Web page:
Each year, the Asthma and Allergy Foundation of America designates May as National Asthma and Allergy Awareness Month, an ideal time to educate the public about triggers, prevention and treatment measures for asthma and allergic diseases. In recognition of this important observation, Hulett Environmental Services reminds people that a few simple pest prevention measures can go a long way in combating allergies and asthma this spring.
Common household pests, such as cockroaches and stinging insects, can pose a significant threat to asthma and allergy sufferers. Cockroach droppings, saliva, shed skins and other body parts contain allergen proteins known to cause allergy flare-ups and increase asthma symptoms, especially in children. In addition, stinging insects send more than 500,000 people to the emergency room each year due to serious reactions from the pest’s venom.
Hulett Environmental Services recommends the following tips for safeguarding homes against common indoor allergens caused by pests:
- Exclude pests by sealing cracks and gaps on the outside of the home. Pay special attention to utility pipe entry points.
- Vacuum at least once a week using a vacuum with a HEPA (high-efficiency particulate) filter.
- Keep food sealed and stored properly, and clean kitchen floors and counters daily.
- Dispose of garbage regularly and store in sealed containers.
- If allergic to stinging insects, learn how to use an epinephrine kit and carry it with you at all times.
- Should you experience symptoms of an allergic reaction following a stinging insect encounter, such as tongue and throat swelling, wheezing, dizziness, or shortness of breath, call 911.
- If you suspect an infestation, contact a licensed pest professional to safely remove the threat.
For more information on pests, please visit www.bugs.com
Hulett Environmental Services recommends the following steps to pest proof your home:
- Seal up any cracks and holes on the outside of your home including areas where utilities and pipes enter your home. Frequent vacuuming can help to eliminate tiny pests that other pests feed on.
- Make sure vents are screened and gaps around windows and doors are sealed.
- Keep tree branches and shrubbery well trimmed and away from the house.
- Inspect boxes, grocery bags and other packaging thoroughly to curb hitchhiking insects.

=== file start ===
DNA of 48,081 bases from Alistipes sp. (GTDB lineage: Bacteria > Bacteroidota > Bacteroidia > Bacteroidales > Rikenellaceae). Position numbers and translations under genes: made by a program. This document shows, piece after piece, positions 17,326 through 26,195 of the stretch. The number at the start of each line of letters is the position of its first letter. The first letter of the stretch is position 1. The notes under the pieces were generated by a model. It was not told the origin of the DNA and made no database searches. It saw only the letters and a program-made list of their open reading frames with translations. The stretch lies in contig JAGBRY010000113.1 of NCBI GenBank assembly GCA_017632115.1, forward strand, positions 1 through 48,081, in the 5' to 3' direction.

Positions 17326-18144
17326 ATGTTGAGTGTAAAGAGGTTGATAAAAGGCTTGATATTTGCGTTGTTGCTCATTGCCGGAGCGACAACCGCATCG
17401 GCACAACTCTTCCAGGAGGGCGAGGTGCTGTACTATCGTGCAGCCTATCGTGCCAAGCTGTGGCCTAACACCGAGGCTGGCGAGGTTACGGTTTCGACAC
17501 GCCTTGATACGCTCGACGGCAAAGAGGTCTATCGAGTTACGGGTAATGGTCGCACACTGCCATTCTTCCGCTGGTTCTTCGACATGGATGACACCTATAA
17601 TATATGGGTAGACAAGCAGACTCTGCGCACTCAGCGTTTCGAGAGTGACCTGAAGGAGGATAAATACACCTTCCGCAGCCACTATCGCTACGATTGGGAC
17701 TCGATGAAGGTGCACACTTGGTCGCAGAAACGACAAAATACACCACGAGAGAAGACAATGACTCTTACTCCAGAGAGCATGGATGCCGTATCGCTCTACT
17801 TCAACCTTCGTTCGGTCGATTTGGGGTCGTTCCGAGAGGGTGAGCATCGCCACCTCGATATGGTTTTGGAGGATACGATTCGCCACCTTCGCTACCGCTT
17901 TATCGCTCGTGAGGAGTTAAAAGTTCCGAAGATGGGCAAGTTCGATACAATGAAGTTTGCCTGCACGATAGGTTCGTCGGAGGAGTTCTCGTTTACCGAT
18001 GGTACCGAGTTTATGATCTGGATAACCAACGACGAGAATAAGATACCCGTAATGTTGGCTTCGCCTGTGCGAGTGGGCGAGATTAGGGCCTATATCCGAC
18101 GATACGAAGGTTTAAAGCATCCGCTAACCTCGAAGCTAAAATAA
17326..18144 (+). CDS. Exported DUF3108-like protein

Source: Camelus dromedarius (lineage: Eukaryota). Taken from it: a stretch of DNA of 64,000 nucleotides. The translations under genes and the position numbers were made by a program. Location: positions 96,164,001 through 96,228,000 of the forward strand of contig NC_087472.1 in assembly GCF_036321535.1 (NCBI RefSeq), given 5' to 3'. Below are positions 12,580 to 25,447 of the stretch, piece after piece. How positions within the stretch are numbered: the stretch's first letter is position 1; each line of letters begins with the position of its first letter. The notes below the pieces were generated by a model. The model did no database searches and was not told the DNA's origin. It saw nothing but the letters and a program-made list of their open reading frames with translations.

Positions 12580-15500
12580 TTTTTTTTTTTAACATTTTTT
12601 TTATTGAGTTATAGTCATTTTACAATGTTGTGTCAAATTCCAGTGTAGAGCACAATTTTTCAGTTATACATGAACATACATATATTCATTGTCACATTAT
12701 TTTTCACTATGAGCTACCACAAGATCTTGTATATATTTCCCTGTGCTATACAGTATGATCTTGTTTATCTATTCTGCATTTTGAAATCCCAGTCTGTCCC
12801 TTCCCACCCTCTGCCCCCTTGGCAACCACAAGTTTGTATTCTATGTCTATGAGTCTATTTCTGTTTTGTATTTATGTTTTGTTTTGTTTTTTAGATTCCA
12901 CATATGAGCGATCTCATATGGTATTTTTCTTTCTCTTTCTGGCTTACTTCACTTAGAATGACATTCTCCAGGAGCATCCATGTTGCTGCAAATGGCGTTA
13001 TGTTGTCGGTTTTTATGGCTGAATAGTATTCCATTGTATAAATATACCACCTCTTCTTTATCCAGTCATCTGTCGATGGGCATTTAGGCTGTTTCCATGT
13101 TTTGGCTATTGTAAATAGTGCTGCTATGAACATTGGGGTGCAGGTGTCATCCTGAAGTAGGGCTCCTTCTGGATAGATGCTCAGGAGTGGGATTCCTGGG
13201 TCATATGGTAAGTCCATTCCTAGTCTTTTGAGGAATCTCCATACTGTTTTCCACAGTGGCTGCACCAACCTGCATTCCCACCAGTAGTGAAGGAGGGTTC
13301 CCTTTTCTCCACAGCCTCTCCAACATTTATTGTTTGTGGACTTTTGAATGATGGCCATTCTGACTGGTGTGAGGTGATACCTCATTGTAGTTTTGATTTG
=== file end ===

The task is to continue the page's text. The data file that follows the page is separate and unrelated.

- Keep basements, attics, and crawl spaces well ventilated and dry.
- Store garbage in sealed containers and dispose of it regularly.
- Store fire wood at least 20 feet away from the house and five inches off of the ground.
- Repair fascia and soffits and rotted roof shingles; some insects are drawn to deteriorating wood.
- Replace weather-stripping and repair loose mortar around the basement foundation and windows.
- A licensed and qualified pest control professional is your best resource to ensure these steps are completed properly.
by Chrysalis De Vera
The National Allergy and Asthma Awareness was scheduled last May. With the celebration of this event, the National Pest Management Association (NPMA) gave a warning to all families that cockroaches are the leading cause of allergies and asthma attacks. The main factor is the pest’s saliva, droppings and decomposing bodies. These contain allergen proteins which are known to trigger allergies and increase the severity of asthma symptoms, especially to young people.
The Centers for Disease Control and Prevention reported that asthma rates have risen up to 8.2% in 2009 from a 7.3% rate in 2001. The rates in children increased from 8.7% in 2001 to 9.6% in 2009.
Missy Henriksen, the Vice President of Public Affairs for the NPMA explained, “Most people are aware of typical indoor allergens including mold, pet dander, dust and second-hand smoke, but they should also be mindful of any cockroach infestations in their home or other places such as schools.” She also added that cockroach allergens are typically found in areas that are hard to see, such as under appliances and sinks, so it is important to periodically check those areas to be able to keep them clean and dry.
Further, this kind of pest also spread a disease like Salmonella. This is through picking up germs on the spines of their legs, which are easily contaminates the food and surfaces they touch.
To prevent cockroaches in homes, NPMA recommends the following:
(1) Seal cracks around the outside of the home to prevent pest entryways.
(2) Vacuum frequently and dispose of garbage regularly.
(3) Keep counters and floors clean and free of crumbs that attract pests.
(4) Pay extra attention to kitchens and bathrooms — especially under appliances and sinks — as these areas are particularly vulnerable to cockroach infestations.
(5) If you suspect an infestation, contact a licensed pest professional to identify the species and recommend a course of treatment.